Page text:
There was a time when I had just a touch of fiery Bible college student in me.
While I can’t put exact dates to this, I remember it well. I’d roll in and out of discussions with my theology gun cocked and ready spray apologetic bullets at the first hint of an opinion I considered un-Biblical. Sure, I justified it by firing off with a smile and saying I was simply delivering the truth, you know, standing up for Jesus, but reality I was accomplishing much more than giving myself a high-five.
It kind of sucked being that guy.
Not just because of the potential relationships my only self-appreciated quick wit cost me, but also because I don’t think that’s the type of person God wanted me to be.
Don’t get me wrong, I know I’m supposed to be fully prepared to defend the Gospel in which I believe. I just don’t that defense has to be played through quickly tossed snarky words. In fact, sometimes the best defense might not include any words at all.
I was reading in the 12th chapter of Romans this week about the marks of a Christian. The 18th verse really stuck out to me.
“If possible, so far as it depends on you, live peaceably with all.”
I just got thinking about all the discussions, or probably more accurately labeled, “arguments,” I’d been in with people who thought differently than me. All the times I’d sacrificed living peacefully with another human to make sure “my” point was proven, and all the times those relationships were tender at best ever after.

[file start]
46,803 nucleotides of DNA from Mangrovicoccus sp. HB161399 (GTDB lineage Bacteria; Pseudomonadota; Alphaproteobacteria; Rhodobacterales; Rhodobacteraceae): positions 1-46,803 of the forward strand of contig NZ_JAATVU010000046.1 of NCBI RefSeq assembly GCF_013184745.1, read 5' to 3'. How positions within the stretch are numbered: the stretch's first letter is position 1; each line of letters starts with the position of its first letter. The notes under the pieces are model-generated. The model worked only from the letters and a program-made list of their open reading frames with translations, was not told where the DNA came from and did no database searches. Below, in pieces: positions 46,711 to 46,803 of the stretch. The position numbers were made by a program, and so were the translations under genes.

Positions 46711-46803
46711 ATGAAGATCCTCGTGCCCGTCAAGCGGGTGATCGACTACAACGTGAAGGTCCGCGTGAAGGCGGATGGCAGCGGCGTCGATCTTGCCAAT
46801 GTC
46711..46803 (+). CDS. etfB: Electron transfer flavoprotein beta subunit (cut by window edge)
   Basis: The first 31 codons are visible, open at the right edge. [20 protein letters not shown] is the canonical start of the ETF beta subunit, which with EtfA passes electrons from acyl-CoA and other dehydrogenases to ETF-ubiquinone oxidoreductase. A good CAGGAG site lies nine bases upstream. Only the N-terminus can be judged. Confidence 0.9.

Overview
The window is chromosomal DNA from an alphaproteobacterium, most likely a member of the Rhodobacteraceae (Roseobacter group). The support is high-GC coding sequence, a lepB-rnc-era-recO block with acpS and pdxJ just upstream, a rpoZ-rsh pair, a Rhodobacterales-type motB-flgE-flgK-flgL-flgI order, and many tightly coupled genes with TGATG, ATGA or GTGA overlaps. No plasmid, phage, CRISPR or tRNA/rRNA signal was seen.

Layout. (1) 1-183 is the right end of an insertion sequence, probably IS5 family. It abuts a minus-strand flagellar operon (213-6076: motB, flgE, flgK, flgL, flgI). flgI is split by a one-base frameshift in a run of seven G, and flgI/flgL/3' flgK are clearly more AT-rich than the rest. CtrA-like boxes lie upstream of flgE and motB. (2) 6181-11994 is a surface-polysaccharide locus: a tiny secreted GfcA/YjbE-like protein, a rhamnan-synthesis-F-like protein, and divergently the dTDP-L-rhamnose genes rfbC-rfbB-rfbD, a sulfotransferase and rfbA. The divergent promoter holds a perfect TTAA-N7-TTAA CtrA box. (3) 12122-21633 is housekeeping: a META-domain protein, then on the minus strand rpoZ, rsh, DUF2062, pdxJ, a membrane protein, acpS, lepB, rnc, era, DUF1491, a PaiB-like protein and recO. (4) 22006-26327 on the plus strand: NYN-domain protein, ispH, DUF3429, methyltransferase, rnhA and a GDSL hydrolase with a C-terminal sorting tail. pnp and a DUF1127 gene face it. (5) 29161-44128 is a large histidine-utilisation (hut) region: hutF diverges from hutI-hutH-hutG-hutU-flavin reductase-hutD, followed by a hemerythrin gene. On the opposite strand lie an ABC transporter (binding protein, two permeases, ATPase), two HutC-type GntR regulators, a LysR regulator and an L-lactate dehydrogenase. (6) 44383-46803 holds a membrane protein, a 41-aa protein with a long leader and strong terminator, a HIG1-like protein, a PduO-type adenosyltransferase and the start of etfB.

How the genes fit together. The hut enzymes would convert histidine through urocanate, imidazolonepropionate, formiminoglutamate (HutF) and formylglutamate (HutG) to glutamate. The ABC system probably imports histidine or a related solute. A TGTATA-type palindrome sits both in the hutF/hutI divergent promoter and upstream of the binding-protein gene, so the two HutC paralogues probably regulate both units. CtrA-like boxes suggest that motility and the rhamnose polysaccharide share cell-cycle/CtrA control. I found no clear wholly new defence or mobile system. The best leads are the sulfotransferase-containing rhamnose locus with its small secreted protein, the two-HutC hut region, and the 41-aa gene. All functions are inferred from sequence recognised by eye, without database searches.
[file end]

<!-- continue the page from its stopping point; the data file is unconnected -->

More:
I’ve failed many times to live peacefully, and most of those times, it really did depend on me.
Living peacefully isn’t easy. In fact, I think it’s a lot easier to draw hard lines in the sand between yourself and those whom with you disagree, than it is to co-exist in peace.
Now I’m not saying there isn’t a time and place for those hard lines, but we should be very careful when choosing them because as much as the line may keep us away from the “bad,” but it will most likely keep the other person away from the “good.”
There is no shortage of hot topics out there for us to get all worked up about. From evolution to same-sex marriage to women preachers to style of worship, there is no shortage of areas in which we can choose to separate ourselves from others.
But really, what good comes from that separation? What good comes from driving harsh words between us and others? And most importantly, how does that demonstrate Jesus’ love?
If we win the debate, but totally screw up the relationship with the person in the process, what did we really win?
I’m not saying we shouldn’t stand up for our beliefs and I’m not saying we shouldn’t stand up for Jesus.
I’m just saying that for me, sometimes the best way to stand up for Jesus might be to shut up for Jesus.